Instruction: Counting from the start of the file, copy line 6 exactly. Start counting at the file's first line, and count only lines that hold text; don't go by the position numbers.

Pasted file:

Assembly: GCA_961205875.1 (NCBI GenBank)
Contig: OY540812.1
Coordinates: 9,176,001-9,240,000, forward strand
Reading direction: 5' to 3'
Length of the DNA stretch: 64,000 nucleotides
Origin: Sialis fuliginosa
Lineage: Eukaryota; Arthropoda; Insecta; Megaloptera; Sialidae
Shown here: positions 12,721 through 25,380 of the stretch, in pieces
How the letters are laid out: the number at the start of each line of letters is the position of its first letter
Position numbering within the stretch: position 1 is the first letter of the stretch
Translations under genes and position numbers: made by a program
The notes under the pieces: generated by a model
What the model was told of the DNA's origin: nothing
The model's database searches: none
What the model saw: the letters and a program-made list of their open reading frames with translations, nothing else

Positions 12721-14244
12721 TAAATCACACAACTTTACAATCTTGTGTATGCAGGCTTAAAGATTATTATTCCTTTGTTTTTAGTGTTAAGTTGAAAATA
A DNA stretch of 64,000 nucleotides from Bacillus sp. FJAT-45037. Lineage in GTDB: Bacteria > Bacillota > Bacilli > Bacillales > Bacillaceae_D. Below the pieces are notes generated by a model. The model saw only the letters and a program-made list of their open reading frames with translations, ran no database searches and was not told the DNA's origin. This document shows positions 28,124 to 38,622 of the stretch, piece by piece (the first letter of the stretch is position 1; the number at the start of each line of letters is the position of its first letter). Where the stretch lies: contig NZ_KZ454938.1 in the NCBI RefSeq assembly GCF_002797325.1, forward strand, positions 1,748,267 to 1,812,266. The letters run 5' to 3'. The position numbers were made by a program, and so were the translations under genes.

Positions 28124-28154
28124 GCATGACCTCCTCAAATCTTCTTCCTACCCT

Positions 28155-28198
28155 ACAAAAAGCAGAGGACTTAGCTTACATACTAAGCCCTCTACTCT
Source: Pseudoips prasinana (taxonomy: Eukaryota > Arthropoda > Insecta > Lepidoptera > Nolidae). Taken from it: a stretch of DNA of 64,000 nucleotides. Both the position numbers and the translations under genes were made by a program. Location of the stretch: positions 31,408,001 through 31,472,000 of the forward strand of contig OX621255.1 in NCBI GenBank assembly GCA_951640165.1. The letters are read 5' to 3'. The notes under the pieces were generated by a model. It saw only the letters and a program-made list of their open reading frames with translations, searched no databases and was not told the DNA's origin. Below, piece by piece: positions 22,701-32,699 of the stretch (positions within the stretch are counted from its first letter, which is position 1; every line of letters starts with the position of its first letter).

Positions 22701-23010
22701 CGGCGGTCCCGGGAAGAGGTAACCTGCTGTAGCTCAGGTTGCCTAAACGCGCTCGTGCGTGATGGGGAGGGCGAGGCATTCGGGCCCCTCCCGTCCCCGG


Origin: Sialis fuliginosa